Our research group aims to learn how agricultural and reclamation practices influence microbial communities of soil-plant systems. We hypothesize that the kinds and functions of microorganisms in soils correlate with conditions (vegetation density, moisture, porosity, nutrient supply, disturbance and pH) created through management (crop diversity and density, tillage type and frequency, amendment type and application method).

We focus on microbial populations and processes involved in N cycling as well as transformations of other redox-active elements like Fe, and Mn. We use cultural, metagenomic, and biochemical approaches to evaluate microbial communities in the field and under more controlled conditions in soil mesocosms.

Of special interest are underexplored microbial metabolisms important in nutrient recycling, such as nitrite ammonification. We want to learn how plants, soils, and their associated microorganisms can be managed to improve soil and plant health, reduce nutrient losses, and promote ecosystem resilience.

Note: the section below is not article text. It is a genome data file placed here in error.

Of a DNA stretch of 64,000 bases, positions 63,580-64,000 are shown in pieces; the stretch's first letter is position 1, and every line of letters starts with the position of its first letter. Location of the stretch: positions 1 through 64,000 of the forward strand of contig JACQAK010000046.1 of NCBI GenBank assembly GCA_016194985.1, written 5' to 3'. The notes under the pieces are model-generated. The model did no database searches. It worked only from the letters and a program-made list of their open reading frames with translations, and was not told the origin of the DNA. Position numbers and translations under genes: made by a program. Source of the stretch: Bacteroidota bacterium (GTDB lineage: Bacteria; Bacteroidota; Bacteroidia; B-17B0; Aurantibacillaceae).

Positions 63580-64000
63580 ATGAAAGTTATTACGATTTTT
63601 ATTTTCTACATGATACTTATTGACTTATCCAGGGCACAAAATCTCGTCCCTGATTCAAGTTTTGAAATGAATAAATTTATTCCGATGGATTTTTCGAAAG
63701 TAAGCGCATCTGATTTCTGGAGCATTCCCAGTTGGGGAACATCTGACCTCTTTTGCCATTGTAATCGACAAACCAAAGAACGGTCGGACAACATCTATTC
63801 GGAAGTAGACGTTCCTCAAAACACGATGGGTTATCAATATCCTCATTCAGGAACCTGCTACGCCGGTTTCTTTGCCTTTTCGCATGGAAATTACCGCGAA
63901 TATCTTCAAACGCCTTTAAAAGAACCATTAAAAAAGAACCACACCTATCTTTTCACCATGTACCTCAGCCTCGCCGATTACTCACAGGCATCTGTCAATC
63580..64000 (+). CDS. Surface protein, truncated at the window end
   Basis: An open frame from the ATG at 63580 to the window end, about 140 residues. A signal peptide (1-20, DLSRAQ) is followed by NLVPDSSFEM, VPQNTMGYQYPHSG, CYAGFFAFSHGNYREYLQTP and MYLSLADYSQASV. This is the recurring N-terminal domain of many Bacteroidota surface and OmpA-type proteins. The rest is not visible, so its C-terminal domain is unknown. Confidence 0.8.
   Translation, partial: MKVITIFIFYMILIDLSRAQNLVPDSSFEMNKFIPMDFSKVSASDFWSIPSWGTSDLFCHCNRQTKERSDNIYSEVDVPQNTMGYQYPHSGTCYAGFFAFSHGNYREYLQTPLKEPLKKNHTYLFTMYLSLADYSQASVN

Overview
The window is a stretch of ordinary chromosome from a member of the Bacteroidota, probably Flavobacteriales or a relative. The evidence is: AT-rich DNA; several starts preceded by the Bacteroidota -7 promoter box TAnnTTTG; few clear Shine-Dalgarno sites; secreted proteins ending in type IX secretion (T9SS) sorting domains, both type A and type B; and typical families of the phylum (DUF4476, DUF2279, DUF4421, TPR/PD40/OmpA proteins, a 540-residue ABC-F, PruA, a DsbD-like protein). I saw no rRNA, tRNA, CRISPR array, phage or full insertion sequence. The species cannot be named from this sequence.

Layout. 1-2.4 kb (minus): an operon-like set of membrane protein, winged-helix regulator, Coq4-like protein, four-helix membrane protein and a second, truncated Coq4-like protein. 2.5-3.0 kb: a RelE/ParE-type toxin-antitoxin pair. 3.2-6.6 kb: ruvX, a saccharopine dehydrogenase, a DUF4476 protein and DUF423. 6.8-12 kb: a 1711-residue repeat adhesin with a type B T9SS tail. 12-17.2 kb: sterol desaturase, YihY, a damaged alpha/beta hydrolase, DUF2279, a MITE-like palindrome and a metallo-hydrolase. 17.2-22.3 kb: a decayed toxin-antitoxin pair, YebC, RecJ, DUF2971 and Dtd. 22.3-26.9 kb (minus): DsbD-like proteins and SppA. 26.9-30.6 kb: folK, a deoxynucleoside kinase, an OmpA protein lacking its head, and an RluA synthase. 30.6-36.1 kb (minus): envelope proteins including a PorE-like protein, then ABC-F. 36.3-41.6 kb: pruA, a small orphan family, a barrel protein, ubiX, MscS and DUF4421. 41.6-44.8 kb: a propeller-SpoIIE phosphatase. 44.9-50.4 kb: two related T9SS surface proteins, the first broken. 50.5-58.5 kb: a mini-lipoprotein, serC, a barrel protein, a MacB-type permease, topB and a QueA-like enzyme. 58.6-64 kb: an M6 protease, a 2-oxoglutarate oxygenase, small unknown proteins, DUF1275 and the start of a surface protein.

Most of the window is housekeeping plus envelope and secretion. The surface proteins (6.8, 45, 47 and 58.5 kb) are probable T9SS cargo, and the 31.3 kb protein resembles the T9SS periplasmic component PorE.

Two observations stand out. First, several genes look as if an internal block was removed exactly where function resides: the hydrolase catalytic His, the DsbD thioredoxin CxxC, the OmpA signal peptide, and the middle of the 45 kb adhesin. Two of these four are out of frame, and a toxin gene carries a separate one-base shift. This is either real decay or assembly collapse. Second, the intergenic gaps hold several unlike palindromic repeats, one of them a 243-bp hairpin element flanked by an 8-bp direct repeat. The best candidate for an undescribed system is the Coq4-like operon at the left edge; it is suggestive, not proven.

Goals of ongoing research

  • Gain fundamental understanding of management effects on soil microbiomes in agroecosystems and reclamation sites, specifically populations involved in nitrogen cycle processes (i.e., N mineralization, nitrification, denitrification, nitrite ammonification)
  • Investigate roles of iron and manganese in soil nutrient cycling
  • Assess agroecosystem services provided by cyanobacterial crusts ("micro-cover crops") on arable soils
  • Develop land reclamation practices that promote beneficial soil microbe-plant interactions
  • Develop effective, informative methods for assessing soil biological health